With their shocking stature and loud calls, it’s no surprise that people are fascinated by moose and all the finer details of their existence, including what moose eat. They are a popular game species for serious hunters in northern reaches of North America and Eurasia. They produce hundreds of pounds of meat that can sustain a family through the whole year. (If you’re interested in learning how to hunt moose, read our guide.) So whether you’re interested in just seeing moose from a distance or getting close and harvesting one, a good first question to ask is “what do moose eat?”
As is the case with any other wildlife species with a wide geographic distribution, a moose’s diet depends greatly on where they live and what forage species are available to them. Their diets also change with the seasons, since most of their range sees such broad shifts in climate throughout the year.
No matter where they live or what time of year it is, moose require a lot of food. If you’ve ever tried to fathom how big a moose is, know first that a healthy adult moose can eat 40 to 60 pounds of food a day, or roughly 16,000 calories, when it’s available. Seeing as how an adult bull moose can weigh up to 1,600 pounds and stand 6 feet tall at the shoulder, it makes sense that they’d need so much sustenance. But where does all that food come from?
A Moose’s Favorite Food Sources
Despite how difficult it is to nail down a generic answer to “what do moose eat,” Dr. Steve Windels, an award-winning moose biologist at Voyageurs National Park, provided a preliminary list of food sources that moose seem to gravitate toward. They include:
- Pond lilies
- Pond weeds
- Canadian yew
As the largest member of the Cervidae family (which includes deer and elk, among other species), moose diets are shockingly similar to deer diets, just at a much higher volume. The leaves, buds, and twigs on the ends of tree branches—what habitat managers call “woody browse”—comprises most of what a moose eats. But these big critters also eat a lot of nutrient-dense aquatic vegetation and even crops on occasion, Windels says.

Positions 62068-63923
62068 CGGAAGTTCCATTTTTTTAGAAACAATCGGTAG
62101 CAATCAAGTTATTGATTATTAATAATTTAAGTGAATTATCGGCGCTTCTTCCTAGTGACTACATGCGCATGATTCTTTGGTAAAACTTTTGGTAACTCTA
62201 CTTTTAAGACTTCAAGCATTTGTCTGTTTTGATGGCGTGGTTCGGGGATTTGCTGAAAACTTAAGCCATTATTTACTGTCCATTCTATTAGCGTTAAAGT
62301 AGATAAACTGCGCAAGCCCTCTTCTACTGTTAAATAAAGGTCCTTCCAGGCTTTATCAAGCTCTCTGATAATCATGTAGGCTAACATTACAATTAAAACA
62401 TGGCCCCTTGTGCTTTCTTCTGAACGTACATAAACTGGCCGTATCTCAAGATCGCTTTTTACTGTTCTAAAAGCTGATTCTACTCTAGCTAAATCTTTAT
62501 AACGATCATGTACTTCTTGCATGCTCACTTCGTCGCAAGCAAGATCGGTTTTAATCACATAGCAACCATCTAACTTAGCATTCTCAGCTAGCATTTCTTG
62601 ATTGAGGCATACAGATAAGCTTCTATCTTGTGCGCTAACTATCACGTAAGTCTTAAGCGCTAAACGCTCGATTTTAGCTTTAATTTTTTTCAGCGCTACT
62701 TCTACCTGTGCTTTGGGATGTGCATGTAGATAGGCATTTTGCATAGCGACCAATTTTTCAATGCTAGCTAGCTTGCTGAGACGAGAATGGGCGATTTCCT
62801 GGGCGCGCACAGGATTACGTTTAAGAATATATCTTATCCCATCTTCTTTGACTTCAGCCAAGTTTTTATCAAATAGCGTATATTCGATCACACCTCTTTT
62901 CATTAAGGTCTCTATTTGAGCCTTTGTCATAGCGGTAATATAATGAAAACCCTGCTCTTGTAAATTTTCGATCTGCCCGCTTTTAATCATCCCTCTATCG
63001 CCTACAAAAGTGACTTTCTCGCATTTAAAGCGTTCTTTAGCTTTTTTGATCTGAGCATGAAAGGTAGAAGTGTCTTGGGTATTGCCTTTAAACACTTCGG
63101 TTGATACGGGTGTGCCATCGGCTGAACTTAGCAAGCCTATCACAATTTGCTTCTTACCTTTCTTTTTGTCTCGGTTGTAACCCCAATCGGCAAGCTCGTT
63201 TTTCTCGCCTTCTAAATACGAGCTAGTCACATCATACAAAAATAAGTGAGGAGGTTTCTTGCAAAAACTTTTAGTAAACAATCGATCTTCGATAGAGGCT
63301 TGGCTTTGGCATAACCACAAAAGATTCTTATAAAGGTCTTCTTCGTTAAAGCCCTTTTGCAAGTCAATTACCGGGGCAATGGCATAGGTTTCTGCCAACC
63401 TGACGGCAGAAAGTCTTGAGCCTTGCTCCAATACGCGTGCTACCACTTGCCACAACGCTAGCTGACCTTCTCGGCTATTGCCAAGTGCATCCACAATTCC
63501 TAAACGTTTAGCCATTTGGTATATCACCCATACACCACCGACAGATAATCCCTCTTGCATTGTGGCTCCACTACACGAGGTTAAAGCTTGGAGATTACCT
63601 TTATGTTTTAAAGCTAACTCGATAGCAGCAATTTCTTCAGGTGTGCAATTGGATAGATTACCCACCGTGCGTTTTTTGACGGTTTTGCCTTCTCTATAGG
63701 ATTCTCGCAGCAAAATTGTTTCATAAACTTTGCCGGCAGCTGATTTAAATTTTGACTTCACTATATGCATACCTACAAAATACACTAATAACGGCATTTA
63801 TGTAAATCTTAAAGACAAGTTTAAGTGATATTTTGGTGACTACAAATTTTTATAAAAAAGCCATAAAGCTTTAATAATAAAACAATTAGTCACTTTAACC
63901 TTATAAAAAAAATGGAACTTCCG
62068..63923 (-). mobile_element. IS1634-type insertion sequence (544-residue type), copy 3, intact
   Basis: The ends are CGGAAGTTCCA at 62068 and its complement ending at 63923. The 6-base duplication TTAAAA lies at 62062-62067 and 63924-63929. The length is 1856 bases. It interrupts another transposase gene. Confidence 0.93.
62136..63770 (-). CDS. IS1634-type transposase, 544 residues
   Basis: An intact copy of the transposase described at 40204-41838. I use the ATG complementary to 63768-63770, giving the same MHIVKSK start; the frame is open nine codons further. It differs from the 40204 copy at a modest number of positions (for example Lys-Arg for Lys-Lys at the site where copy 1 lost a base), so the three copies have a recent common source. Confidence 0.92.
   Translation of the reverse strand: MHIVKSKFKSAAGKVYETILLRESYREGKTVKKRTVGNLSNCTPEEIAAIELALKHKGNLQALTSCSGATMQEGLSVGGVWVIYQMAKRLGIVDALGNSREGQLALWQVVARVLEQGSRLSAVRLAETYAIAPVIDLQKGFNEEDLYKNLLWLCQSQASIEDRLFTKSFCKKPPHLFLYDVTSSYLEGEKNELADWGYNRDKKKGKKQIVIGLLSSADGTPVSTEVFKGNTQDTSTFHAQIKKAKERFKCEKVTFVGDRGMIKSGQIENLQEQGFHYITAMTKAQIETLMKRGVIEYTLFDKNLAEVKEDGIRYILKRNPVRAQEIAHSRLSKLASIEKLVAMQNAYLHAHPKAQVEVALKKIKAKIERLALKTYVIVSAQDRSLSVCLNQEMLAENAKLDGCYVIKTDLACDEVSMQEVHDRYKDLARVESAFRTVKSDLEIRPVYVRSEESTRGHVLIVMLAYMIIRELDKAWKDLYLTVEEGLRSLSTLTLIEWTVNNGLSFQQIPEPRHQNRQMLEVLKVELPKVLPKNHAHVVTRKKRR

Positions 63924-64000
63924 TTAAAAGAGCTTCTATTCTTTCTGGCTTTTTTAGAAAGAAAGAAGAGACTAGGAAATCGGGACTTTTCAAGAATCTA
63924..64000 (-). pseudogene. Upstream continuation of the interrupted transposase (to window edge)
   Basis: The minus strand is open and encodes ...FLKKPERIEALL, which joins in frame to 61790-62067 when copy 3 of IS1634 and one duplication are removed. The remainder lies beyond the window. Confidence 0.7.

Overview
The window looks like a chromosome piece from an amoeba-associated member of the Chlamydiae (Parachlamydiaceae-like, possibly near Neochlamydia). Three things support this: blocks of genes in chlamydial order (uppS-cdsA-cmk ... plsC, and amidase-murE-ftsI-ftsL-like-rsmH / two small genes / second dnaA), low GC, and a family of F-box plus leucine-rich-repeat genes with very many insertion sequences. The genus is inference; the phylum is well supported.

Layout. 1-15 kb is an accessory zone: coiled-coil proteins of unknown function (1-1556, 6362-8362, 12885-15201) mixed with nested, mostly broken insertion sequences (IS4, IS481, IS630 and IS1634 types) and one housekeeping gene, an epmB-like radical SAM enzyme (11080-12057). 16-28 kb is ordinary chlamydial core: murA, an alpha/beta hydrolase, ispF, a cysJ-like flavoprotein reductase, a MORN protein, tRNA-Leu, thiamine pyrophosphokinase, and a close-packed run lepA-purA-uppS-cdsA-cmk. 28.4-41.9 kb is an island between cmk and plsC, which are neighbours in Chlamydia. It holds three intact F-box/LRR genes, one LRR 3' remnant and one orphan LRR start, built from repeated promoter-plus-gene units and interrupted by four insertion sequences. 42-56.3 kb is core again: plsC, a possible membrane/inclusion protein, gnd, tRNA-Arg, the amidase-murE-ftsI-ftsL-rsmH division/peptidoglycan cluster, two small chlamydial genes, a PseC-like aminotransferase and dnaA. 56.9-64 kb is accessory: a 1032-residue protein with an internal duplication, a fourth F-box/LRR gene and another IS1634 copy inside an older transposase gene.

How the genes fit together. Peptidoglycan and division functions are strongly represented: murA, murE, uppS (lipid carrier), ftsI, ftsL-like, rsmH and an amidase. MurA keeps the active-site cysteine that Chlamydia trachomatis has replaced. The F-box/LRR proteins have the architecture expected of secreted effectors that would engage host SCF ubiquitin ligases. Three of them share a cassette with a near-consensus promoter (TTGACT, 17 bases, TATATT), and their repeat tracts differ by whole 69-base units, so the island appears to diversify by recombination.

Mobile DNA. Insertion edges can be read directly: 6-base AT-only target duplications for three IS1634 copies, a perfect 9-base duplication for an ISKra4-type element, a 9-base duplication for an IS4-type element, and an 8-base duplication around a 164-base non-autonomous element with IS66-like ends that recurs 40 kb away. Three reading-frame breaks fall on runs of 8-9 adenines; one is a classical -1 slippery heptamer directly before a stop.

He describes moose as a “circumboreal species,” which means moose live throughout the northernmost circumference of the planet in Alaska, Canada, and northern Eurasia. Their range extends down into the northernmost states in the U.S., the Rocky Mountains, and southern New England. This wide range means moose in different parts of the world eat different kinds of plants.
“Moose are generalist herbivores, so they eat a wide variety of stuff, but it varies from location to location based in large part on what’s available,” Windels tells Outdoor Life. “Here in northern Minnesota they’re eating a lot of deciduous twigs and leaves, like aspen, birch, willows, dogwoods, and shrubby plants. If you go somewhere like Scandinavia, they eat a lot of conifers.”
Moose from Maine to Alaska rely on birches, aspens, and willows. They also browse on maple, pin cherry, and mountain ash trees in the Northeast. In British Columbia, they eat highbush cranberries, false boxwood, and some subalpine fir trees. If you go somewhere in Scandinavia like Sweden, you’ll see moose chewing on pine trees, as well as bilberry and lingonberry shrubs. (Bilberries are practically interchangeable with blueberries and huckleberries, and lingonberries are also known as mountain cranberries or cowberries.)
One of the most important components of what moose eat is found underwater. Aquatic vegetation supplies moose with much of their requisite sodium and other minerals, Wendels says. Pondweed, pond lilies, horsetail, and burweed are all popular across their North American distribution.
Moose have been known to dive well over a dozen feet deep to get this food, the Canadian Broadcasting Corporation reports. Their nostrils are adapted to act as valves that can shut water out while they dunk their long, sloping heads to grab at plants.